I was angry with my friend I told my wrath, my wrath did….not really end, but, I kept thinking perhaps I needed to change my attitude to suit the day, so, I ended up taking the free subscription that Lynch had offered during our phone conversation and then renewed with a payment. But, my attempt to adapt to the sorry state of the Tribune did not last. I canceled and ordered the Sun-Times.

I wasn’t the only one complaining.

“After our last redesign in 2008,” says Joe Knowles, “we heard from many readers who clearly valued the print experience. It’s a habit they are loath to give up. Many of them use the web, but they still like the idea of sitting down with the paper and a cup of coffee in the morning. There were dozens and dozens of comments…Most of the disgruntled people said they were leaving us for the WSJ or NYT, not the Herald or the Sun-Times. That could only lead us to believe that there was a core of serious news consumers out there, and that we needed to find a way to serve them better.”

“Last summer,” Knowles continued, “we began exploring the idea of a ‘premium’ paper aimed at our most engaged readers… that was the ‘Five Star’ project. It was driven by two factors. One, we realized that over time we had shrunk the paper to the point that we were turning off our best customers. And two, we needed to turn our business model around. With ad revenue in steady decline, we needed a model that would be more consumer-supported, like a premium cable TV channel. Over the winter and into the spring, the idea evolved further. Eventually, we decided not to develop a separate ‘Five Star’ brand and instead position the Tribune as the premium tier.”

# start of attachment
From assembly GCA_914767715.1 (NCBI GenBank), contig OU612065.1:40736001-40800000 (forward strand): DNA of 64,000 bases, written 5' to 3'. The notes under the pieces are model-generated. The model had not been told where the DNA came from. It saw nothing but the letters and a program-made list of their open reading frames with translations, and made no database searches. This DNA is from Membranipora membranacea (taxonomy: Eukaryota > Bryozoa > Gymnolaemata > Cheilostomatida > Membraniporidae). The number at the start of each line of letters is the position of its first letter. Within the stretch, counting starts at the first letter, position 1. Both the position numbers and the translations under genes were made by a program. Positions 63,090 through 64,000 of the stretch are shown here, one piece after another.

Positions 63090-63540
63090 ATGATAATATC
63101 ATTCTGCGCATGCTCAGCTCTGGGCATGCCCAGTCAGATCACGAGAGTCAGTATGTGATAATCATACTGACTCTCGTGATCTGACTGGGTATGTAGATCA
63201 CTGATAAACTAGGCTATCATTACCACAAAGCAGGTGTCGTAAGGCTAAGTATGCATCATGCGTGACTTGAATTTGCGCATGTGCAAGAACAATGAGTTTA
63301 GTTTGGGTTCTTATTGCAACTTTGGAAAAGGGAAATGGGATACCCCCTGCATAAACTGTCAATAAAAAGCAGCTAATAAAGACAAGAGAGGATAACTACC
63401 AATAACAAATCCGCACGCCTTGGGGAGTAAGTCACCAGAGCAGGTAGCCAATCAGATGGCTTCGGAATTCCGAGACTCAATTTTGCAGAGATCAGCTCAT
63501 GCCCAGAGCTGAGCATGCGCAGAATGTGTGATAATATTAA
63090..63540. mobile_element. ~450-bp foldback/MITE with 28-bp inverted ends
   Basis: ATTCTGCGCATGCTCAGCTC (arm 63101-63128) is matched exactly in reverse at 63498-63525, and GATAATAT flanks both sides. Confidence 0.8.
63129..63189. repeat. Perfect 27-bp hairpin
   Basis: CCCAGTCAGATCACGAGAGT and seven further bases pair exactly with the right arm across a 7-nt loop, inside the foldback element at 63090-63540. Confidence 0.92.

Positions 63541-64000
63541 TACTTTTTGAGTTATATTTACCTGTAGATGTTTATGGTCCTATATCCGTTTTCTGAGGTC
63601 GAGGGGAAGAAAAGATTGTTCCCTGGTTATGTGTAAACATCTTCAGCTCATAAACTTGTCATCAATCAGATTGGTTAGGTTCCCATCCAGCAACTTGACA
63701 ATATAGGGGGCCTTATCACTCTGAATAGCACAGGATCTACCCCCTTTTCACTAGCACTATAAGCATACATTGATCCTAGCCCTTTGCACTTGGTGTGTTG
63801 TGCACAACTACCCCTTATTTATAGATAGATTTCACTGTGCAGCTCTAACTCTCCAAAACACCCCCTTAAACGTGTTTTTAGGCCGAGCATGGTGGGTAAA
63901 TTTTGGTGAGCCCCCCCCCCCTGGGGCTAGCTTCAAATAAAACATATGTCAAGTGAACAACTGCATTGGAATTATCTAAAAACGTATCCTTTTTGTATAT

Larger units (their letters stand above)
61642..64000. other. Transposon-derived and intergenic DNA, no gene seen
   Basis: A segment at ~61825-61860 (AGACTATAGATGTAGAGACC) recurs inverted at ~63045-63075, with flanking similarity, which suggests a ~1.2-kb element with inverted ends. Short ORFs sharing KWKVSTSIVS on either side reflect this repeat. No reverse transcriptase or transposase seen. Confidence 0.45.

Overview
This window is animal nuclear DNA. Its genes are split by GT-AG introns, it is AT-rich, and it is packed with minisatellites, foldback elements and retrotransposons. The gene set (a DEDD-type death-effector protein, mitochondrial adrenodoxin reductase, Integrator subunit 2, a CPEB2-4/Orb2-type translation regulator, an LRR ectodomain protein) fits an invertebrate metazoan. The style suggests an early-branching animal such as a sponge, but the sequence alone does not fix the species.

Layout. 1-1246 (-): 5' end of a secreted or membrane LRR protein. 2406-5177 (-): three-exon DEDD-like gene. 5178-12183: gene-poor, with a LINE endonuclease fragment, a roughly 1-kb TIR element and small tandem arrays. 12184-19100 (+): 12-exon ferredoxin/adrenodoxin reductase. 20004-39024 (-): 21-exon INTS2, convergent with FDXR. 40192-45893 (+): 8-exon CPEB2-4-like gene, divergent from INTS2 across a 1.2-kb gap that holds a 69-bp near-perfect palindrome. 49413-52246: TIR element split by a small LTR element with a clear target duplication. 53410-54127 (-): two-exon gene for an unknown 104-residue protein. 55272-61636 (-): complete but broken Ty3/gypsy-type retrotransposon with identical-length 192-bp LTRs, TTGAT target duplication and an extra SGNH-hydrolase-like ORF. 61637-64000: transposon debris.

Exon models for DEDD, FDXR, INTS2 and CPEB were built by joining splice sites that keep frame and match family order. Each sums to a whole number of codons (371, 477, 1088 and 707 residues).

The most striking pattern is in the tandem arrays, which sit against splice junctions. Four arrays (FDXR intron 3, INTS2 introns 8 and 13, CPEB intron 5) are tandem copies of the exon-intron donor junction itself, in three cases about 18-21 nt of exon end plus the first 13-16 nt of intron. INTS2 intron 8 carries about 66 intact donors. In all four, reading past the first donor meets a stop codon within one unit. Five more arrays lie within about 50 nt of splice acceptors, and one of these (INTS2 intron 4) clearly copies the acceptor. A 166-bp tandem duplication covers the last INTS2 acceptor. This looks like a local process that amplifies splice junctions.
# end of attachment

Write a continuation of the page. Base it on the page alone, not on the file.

So, the Tribune brass reversed course, but it took three years for them to realize they had lost their best customers.

The thing I find odd about last summer’s powwow as described by Knowles, is that Tribune executives would think in terms of “a premium cable TV channel” while discussing the restoration of a newspaper.

This may be symptomatic of the problem former reporter David Simon (who now writes for a premium cable TV channel) identified during his June talk in Baltimore at the annual meeting of the Association of American University Presses. Simon attributed many of the recent financial problems of newspapers to the fact that management has had contempt for its own product. And the corollary of contempt for the work of reporters and editors is contempt for the newspaper-reading public.